Comic Universe Integrity: how does it work?

I've been wondering. Who is the person, or the team, that decides what is allowed to chang in comics and who is allowed to change it? For Marvel, for example.

I'm talking about smaller things (like in the new Hawkeye, he's living in an old appartment block, who is allowed to change that? Or a hero eying a heroine and wanting to tap that) all the way to more significant or huge things (new char joins/quits Avengers, Heroes crossing path with others in their issues, somebody getting killed or killing someone) and so on.

1) How much liberty does a writer have? Or is he being told by a person/team? And then, how are Civil War/Secret War like events organized?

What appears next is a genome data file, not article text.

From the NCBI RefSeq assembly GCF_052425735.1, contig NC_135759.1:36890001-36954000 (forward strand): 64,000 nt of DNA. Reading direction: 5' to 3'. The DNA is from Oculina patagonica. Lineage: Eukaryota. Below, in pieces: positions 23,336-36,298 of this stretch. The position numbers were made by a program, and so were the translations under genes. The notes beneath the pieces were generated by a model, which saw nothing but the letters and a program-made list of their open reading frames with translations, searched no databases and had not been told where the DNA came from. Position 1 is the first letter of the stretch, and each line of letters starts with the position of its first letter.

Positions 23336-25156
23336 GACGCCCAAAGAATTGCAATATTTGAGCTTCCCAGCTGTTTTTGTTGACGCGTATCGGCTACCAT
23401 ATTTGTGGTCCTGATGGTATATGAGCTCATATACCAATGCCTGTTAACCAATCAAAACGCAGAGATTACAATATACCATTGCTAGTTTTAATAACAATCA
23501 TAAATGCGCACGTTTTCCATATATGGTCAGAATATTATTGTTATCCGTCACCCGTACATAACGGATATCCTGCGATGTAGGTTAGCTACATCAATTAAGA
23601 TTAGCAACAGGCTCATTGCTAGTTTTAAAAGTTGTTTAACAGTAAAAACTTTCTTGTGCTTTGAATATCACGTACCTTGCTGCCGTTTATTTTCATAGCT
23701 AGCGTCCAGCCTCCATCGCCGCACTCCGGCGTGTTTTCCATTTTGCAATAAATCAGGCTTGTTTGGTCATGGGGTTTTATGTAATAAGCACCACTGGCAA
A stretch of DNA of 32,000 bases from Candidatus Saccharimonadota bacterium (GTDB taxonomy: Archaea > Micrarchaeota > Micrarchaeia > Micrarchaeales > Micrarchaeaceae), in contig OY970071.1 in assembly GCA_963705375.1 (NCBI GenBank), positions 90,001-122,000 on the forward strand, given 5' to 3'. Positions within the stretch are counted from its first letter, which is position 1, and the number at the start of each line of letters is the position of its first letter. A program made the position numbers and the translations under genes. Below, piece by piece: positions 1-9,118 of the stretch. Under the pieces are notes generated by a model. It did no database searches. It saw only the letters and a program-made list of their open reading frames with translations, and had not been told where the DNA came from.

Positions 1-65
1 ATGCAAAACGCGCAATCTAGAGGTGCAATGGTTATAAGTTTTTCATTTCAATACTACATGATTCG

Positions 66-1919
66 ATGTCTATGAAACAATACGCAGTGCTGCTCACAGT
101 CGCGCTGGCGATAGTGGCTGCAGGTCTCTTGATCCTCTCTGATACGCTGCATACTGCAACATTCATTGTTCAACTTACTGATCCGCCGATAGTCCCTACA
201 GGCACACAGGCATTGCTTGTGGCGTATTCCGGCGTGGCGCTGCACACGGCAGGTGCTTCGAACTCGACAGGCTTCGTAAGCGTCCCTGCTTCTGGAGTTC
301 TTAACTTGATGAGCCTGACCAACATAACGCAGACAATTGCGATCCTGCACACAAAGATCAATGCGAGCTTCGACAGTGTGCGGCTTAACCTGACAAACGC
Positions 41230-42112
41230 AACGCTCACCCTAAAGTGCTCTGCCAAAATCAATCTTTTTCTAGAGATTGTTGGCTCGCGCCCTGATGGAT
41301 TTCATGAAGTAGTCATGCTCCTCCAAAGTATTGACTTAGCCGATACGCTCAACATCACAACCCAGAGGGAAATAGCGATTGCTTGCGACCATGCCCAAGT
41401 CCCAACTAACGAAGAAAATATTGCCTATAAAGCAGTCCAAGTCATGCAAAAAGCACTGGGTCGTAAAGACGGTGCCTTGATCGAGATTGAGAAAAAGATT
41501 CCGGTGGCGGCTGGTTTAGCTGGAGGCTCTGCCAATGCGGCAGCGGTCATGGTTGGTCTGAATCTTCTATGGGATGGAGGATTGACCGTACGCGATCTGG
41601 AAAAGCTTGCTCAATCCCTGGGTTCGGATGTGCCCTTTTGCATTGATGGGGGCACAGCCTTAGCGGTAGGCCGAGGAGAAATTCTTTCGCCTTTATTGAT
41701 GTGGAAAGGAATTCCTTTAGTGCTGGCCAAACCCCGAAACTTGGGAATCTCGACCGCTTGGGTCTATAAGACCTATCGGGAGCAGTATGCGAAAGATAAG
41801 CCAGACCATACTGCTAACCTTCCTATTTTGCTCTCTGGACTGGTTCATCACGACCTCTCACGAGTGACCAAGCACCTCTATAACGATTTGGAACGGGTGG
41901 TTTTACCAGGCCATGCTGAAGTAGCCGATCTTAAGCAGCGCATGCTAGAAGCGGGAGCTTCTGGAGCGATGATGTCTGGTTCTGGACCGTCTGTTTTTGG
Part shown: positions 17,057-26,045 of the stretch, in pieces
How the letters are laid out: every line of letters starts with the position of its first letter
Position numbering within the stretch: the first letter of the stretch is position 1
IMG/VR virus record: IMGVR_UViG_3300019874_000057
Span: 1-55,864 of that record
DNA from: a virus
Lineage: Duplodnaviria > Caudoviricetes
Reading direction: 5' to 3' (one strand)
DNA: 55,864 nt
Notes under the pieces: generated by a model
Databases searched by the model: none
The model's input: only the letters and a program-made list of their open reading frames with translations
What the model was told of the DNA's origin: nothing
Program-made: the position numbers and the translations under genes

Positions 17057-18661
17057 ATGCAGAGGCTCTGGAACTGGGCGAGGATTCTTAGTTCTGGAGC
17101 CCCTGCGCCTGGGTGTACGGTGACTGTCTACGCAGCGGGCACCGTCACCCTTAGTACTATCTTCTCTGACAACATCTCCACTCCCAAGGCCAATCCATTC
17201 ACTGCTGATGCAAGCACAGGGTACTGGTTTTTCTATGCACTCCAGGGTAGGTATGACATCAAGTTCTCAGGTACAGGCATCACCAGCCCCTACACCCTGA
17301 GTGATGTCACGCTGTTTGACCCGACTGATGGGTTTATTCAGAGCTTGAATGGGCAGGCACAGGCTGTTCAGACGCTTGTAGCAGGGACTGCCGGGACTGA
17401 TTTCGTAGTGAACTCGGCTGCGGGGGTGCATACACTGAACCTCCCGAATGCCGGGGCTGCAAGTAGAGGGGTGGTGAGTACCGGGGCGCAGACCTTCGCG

Does anybody have some insight into this? How is overall integrity being upheld? How does this work?

2) And is somebody proof-geeking issues before they come out? I don't know, somebody eating an apple, although in some crossover issue 6 years back, it was established by some writer, that he is alergic to apples.. a writer can't have read ALL issues of everything...

does nobody have some insight into this?

Interested myself. I imagine there's creative teams and writing bibles (reference guides with important character detail/history). A writer's liberty depends on where he works (smaller companies=more freedom) and also his reputation (Alan Moore could get away with stuff most other people wouldn't have been allowed to do at the time.)

As best I understand it, what Marvel does is:

Major directions are planned at least a year in advance.  Writers may "pitch" ideas for specific books or an editor may recruit a writer for a specific book.  In any case, the long term direction is decided and individual scripts all have to be approved prior to printing.

Most of the editors of a specific title are pretty continuity savvy, but iirc, there's an additional person/department that also checks for continuity as well.